Recently, there was a short article in the Wall Street Journal regarding the monitoring, tracking and data-mining companies are doing with their employees. It’s a natural response to be alarmed, but in my humble opinion this isn’t anything new. The tools to collect employee data and Large Company Corp’s ability to interpret that data have evolved, but the act of making sure your employees are using their time on the clock effectively, efficiently collaborating, and/or not breaking the law has been happening for a long time.
Stoking some nervousness around the potential police-state you’re working in makes for a great story and cute animation, but there is another way to interpret organizations having all this data that errs much more on the positive side. One that relates to our thoughts around the ‘Consumerization of the Employee Experience.’ The move by companies to treat their employees (and their data) with the same intent as brands do. Personalizing, customizing and aligning the working experience to the individual’s expectations (stated or unstated).
Interestingly, there was a recent post on the app, Fishbowl, about a similar situation where IT flagged to a manager that their newest hire was actively searching for jobs a month into their new role and on company time - the manager was looking for advice on how to broach this with their employee. Not surprisingly a large number of comments on this post were about the IT team’s actions (most employers make it quite clear that they are monitoring you and make you sign a contract in acknowledgement - IT is just doing their job). But there were also a handful of comments directed to the manager trying to understand what may have caused the employee’s unhappiness in their new role, asking why they wouldn’t use this information from IT to turn what might be a negative experience into a positive one.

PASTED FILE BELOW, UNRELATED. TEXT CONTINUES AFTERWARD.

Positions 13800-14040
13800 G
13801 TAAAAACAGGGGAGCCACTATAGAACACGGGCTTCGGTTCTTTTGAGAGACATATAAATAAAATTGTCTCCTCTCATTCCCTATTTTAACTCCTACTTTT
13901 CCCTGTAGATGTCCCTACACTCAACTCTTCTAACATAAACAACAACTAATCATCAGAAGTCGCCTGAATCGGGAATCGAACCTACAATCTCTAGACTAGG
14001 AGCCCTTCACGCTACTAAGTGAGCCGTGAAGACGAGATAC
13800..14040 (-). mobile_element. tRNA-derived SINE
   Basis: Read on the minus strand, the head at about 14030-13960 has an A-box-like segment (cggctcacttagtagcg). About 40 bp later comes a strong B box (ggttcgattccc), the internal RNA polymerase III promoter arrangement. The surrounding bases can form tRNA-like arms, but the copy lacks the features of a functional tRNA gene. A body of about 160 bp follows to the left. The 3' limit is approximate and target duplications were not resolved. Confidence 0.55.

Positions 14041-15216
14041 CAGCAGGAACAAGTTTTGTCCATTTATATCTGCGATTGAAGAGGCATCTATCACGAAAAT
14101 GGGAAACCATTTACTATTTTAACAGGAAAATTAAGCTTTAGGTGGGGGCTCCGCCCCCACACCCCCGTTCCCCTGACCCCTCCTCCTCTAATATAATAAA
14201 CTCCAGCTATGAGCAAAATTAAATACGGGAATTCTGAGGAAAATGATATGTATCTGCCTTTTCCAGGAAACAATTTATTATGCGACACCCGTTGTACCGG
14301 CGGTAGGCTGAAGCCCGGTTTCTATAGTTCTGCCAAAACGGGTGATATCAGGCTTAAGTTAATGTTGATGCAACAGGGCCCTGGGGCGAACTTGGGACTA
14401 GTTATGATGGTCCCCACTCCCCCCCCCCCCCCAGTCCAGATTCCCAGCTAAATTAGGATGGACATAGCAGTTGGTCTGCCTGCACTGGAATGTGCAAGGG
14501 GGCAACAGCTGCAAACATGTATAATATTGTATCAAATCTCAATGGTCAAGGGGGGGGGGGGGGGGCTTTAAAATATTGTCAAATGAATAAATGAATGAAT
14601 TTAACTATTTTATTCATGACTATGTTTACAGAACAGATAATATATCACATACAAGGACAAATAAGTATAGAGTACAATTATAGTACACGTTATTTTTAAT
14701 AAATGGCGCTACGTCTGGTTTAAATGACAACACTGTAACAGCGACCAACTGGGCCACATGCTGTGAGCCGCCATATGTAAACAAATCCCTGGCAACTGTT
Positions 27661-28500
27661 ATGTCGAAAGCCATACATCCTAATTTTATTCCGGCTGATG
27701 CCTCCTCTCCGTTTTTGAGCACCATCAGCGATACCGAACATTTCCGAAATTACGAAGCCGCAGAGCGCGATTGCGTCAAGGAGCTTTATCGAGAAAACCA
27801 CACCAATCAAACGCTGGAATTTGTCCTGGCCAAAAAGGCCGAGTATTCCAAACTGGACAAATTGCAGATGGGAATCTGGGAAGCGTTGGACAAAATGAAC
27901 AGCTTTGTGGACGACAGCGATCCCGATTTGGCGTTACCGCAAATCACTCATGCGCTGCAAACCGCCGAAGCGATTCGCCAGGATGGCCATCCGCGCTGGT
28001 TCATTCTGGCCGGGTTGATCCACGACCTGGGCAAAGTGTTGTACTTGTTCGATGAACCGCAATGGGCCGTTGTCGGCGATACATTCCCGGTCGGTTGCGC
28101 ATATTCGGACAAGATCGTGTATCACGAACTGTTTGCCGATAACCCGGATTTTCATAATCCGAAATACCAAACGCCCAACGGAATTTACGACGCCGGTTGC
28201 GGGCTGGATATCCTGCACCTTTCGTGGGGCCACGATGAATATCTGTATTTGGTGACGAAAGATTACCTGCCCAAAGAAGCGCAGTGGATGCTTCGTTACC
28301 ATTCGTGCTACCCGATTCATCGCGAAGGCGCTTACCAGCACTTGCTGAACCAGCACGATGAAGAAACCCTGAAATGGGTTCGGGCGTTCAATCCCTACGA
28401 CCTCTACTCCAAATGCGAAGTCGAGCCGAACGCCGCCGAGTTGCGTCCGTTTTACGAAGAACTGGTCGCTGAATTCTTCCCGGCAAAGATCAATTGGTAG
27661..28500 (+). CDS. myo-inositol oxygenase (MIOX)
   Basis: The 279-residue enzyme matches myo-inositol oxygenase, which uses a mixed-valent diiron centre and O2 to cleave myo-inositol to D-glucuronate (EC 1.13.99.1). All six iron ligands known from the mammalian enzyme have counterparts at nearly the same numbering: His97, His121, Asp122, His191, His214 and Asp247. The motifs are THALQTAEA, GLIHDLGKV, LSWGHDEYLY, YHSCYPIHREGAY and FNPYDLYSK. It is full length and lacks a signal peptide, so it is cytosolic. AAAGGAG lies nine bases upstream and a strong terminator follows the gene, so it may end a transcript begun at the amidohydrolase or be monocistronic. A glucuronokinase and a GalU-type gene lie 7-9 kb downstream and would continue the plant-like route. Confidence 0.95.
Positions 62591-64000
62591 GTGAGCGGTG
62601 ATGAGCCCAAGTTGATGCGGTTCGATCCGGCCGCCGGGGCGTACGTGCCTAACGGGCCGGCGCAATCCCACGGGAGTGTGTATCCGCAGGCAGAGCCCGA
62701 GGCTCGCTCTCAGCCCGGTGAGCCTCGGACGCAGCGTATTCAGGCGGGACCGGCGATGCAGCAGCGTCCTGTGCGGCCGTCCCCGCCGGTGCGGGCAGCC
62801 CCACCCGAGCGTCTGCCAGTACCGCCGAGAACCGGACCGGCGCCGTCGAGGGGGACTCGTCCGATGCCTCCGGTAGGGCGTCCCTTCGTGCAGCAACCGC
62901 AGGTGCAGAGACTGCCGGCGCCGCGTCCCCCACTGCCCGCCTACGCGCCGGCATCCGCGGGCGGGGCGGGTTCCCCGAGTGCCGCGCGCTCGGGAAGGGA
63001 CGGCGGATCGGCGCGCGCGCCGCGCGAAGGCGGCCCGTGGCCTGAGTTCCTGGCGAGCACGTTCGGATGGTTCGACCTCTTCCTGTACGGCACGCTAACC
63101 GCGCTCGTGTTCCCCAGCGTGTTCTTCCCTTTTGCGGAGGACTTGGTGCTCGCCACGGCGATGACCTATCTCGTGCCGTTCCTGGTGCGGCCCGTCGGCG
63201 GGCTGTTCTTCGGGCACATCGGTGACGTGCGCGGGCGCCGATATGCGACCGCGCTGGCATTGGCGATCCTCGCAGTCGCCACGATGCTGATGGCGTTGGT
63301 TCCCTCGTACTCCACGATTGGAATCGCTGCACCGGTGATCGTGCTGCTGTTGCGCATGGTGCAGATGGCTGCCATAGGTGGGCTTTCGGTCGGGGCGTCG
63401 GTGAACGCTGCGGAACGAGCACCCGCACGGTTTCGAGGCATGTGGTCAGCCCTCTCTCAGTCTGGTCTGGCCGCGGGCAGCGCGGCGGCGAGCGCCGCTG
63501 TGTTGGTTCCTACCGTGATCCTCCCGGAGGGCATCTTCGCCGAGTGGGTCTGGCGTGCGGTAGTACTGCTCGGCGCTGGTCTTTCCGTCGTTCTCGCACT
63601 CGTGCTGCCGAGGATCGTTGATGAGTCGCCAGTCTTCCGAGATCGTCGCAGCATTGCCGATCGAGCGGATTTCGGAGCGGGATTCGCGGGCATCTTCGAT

That’s the key shift that employers, managers, leaders in companies need to make and need to prioritize. If we only use this new, rich employee data to contain, monitor and homogenize our people, we’re creating a terribly unbalanced relationship that fundamentally has no trust built into it.
However, if we use this data in ways to anticipate wants and needs, address nagging issues, build better processes and enhance experiences, we’re showing our people that they can trust us with their data, that we understand them on an individual, human level, and that we care about their experiences and well-being.